Whether in person or through video conferencing, the five Winona County administrator finalists were quizzed for the first time Thursday during interviews and given the chance to show why they should be the county’s next leader.
Candidates were asked 18 pre-arranged questions, ranging from what they believe are the most pressing issues in the county and what leadership qualities they have, to how they would would create a positive work environment and interact with the board.
The board will meet next week after feedback from commissioners and other interview committees. Interim administrator Maureen Holte reminded commissioners they can work with the finalists, pull more from the original pool, or start over.
“Take the time to get the right fit for the county,” Holte said.
Here’s a look at the finalists:
Reynolds — a former Marine and president of a strategic operations consulting firm — stressed trust and relationship building as important qualities the county needed and ones he would bring.
The county is going through a “leadership crisis,” he said, which he described as one of its biggest issues. Reynolds said residents, the board, and employees need to heal and that the first step is to build a relationship with a new administrator and develop trust. Trust and integrity is something he holds in high regards, not only for himself but for everyone else, he said.
People are also reading…
When asked about financial management, Reynolds said he “hates” wasting money and would look toward program prioritization to see which programs may no longer be necessary.
Arrick-Kruger, a Winona County resident who’s the human resources director in Houston County, displayed her local knowledge of pressing issues by discussing the comprehensive plan process, the ongoing debate over the balance of land use and stewardship, the concern over economic growth, and issues with employee morale.
She said she’d like to create a culture that values differences and welcomes change and creativity on a daily basis so the county can reach its full potential. She said the administrator needs to be honest, competent, have humility and a sense of humor. The administrator also needs to stay calm and gather the facts, she said, and “that’s a quality I think I have.”
The city administrator in Moose Lake, Oman is all about strategic planning. Numerous times throughout his interview – including when he mentioned the top leadership qualities he values, along with what could create a positive work environment — he discussed strategic planning, his experience with it, and how important it is to the success of a county. Oman said communication and accountability are two other qualities he said he would bring.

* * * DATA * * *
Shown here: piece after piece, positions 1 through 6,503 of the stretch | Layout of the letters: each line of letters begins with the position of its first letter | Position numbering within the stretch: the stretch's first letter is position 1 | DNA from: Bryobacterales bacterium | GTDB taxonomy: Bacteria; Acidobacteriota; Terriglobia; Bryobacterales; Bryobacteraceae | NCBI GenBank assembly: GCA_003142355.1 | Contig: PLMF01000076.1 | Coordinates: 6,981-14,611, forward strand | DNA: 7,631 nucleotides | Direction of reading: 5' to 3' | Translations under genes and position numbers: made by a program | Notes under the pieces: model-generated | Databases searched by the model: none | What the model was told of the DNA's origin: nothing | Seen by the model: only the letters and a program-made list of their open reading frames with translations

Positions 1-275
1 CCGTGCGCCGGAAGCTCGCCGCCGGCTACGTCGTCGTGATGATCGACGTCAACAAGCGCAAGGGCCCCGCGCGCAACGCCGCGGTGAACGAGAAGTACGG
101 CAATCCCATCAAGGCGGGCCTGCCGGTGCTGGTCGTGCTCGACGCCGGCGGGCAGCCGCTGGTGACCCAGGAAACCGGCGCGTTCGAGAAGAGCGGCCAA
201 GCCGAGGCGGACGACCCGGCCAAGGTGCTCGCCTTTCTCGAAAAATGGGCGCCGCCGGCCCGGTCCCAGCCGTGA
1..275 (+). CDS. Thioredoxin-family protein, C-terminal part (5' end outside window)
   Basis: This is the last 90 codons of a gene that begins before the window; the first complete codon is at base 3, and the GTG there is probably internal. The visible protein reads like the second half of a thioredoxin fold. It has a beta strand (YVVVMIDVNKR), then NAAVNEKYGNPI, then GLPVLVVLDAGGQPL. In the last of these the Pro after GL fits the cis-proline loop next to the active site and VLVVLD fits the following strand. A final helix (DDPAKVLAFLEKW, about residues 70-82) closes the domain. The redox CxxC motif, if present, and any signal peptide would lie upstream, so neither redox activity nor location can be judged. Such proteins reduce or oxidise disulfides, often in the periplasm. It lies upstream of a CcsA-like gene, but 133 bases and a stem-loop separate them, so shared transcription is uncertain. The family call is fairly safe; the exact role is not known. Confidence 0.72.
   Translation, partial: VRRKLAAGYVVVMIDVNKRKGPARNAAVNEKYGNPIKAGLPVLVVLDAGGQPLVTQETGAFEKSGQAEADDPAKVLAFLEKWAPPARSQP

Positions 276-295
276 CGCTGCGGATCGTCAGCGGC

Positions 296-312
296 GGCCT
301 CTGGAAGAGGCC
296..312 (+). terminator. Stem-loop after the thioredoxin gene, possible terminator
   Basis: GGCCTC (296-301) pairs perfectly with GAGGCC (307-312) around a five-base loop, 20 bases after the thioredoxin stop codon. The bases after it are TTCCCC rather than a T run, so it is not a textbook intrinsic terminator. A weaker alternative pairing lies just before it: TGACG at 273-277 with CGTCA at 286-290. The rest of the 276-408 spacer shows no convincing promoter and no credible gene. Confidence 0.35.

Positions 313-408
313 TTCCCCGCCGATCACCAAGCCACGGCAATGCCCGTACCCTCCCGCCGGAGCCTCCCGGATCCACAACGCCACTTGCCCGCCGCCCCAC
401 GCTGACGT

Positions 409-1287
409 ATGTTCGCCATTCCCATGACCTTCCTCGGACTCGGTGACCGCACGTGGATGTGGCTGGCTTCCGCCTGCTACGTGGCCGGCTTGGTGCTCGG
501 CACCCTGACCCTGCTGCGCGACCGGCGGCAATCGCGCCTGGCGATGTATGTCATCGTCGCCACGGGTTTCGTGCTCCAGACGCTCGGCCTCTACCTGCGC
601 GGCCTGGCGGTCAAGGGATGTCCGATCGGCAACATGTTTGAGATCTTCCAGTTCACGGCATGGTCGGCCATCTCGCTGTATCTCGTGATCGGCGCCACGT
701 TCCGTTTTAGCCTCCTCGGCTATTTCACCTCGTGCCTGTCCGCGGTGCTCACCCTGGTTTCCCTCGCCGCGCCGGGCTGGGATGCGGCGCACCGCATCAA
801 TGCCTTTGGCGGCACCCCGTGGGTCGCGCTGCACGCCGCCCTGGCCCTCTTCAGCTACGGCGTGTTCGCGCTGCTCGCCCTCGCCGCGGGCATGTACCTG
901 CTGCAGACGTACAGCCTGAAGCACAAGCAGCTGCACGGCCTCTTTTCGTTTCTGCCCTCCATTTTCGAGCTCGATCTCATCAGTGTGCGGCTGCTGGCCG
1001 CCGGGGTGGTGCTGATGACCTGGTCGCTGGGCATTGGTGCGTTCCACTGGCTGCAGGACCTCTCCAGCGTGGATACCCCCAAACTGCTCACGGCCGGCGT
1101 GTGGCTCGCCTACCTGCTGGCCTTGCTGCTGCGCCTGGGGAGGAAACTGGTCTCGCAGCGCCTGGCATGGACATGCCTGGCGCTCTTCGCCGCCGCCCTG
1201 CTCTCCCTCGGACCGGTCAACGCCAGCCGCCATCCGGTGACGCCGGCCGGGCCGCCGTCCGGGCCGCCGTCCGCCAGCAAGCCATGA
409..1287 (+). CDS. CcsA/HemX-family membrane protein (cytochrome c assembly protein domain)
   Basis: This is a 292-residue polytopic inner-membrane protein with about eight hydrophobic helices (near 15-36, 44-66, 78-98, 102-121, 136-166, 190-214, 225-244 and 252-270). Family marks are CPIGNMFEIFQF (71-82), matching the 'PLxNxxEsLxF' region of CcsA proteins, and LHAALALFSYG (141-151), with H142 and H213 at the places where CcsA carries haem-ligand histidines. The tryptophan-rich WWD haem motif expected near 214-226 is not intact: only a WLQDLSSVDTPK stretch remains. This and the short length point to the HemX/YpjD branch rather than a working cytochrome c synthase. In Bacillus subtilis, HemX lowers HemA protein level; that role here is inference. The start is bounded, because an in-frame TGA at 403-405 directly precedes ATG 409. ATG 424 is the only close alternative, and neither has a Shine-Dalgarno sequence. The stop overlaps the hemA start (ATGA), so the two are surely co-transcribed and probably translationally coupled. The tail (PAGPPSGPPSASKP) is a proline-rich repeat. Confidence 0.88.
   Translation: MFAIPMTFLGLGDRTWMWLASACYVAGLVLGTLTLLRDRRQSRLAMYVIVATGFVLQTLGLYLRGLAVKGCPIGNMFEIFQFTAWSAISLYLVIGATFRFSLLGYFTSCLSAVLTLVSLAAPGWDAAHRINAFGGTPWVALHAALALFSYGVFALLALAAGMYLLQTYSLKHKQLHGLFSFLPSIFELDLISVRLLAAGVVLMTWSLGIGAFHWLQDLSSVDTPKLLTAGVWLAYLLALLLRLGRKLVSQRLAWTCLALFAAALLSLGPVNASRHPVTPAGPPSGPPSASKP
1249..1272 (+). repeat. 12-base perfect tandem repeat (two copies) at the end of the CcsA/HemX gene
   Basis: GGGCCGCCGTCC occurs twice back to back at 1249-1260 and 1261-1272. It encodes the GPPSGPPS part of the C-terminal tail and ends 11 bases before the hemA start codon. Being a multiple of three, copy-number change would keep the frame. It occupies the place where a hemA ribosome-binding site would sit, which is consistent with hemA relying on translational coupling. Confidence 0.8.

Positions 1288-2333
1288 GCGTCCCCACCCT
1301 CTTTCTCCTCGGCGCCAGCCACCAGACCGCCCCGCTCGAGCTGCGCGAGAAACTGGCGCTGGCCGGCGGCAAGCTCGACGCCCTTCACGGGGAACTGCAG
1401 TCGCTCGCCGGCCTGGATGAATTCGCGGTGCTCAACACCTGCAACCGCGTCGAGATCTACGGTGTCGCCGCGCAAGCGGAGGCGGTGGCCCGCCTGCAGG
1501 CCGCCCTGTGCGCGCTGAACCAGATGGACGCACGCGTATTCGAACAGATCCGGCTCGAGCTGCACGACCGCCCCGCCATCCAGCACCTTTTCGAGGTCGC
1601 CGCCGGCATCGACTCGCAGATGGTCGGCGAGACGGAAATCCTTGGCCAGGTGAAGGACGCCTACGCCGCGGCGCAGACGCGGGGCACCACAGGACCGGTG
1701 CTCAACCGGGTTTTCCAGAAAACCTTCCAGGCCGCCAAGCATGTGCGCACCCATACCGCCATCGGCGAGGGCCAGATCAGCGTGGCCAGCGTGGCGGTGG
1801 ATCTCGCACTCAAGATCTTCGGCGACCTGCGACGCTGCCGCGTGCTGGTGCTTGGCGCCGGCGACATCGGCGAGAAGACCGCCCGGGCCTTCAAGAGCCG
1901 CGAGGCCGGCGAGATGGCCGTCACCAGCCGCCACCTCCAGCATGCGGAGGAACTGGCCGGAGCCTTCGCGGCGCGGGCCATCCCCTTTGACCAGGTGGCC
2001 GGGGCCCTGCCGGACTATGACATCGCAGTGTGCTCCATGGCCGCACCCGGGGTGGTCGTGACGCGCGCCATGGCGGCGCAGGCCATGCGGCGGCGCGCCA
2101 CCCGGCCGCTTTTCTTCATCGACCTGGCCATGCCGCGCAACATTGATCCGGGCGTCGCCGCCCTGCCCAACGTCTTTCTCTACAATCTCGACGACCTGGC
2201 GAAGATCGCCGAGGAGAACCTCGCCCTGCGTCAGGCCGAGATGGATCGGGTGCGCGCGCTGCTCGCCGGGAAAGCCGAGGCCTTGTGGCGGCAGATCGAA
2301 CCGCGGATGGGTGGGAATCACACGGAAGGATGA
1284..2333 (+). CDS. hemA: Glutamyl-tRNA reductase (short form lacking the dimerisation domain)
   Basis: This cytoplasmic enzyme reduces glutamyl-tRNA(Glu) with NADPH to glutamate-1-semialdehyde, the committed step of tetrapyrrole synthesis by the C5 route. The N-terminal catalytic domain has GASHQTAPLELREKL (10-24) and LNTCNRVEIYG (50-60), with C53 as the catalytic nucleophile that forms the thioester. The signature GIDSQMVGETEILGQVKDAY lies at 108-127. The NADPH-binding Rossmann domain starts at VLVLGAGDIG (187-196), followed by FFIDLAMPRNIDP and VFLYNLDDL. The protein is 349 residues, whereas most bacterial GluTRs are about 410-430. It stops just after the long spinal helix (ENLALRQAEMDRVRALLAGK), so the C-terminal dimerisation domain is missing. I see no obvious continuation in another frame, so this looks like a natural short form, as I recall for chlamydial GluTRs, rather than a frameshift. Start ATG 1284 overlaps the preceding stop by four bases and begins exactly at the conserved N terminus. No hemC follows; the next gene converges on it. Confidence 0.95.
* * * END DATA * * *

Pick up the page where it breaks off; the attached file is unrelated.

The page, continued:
When asked what the most pressing issues are, Oman said that based on his research, the “big concern from a county as a whole is the cost of government.” From what he understands, he said, the board wants to continue a flat taxpayer levy, and his strategic planning experience and a “wealth creation model” could help the board with that goal.
Keeping the county’s goals in sight is the most important leadership quality Collard, a human resources director in a Wisconsin county, said he possesses. Collard said it can be difficult to keep goals in sight with everyday distractions, but that he’s not one to be easily swayed off task. Communication and integrity were the two other top leadership qualities Collard mentioned, stating the latter is crucial to motivating a team.
When asked what the most pressing issues are, Collard identified budgeting and internal issues. It will take a while for the uncertainty to settle down after the previous administrator was fired in May, he acknowledged, but if hired Collard said he would help staff remember why they’re so important and valued. To create a positive environment for employees and to motivate them, Collard said he’d remind them of why they chose public service in the first place, saying “they’re all here for the same reason, to help the community in some fashion.”
Lenz, an assistant county manager in Kansas who said he has a passion for government because it touches every citizen within the county, said his top leadership skills are the abilities to coach employees, being hands-on with strategic planning, and finding common ground to build on.
When it comes to creating a positive environment, Lenz said, trust is crucial. Being vulnerable and showing that vulnerability are also important, he said, so he doesn’t seem closed off and removed from others’ work and struggles when trying to motivate his team.
From what he can tell, budget difficulty is the biggest concern, and he would work to collaborate with other agencies or government bodies, along with pursuing efficiency strategies to make sure the county isn’t “cutting into the bone,” he said.
When it comes to strategic planning, Lenz said it’s important to get public input so there’s consensus on the direction. If a crucial group is left out of planning, it can derail efforts later, he said.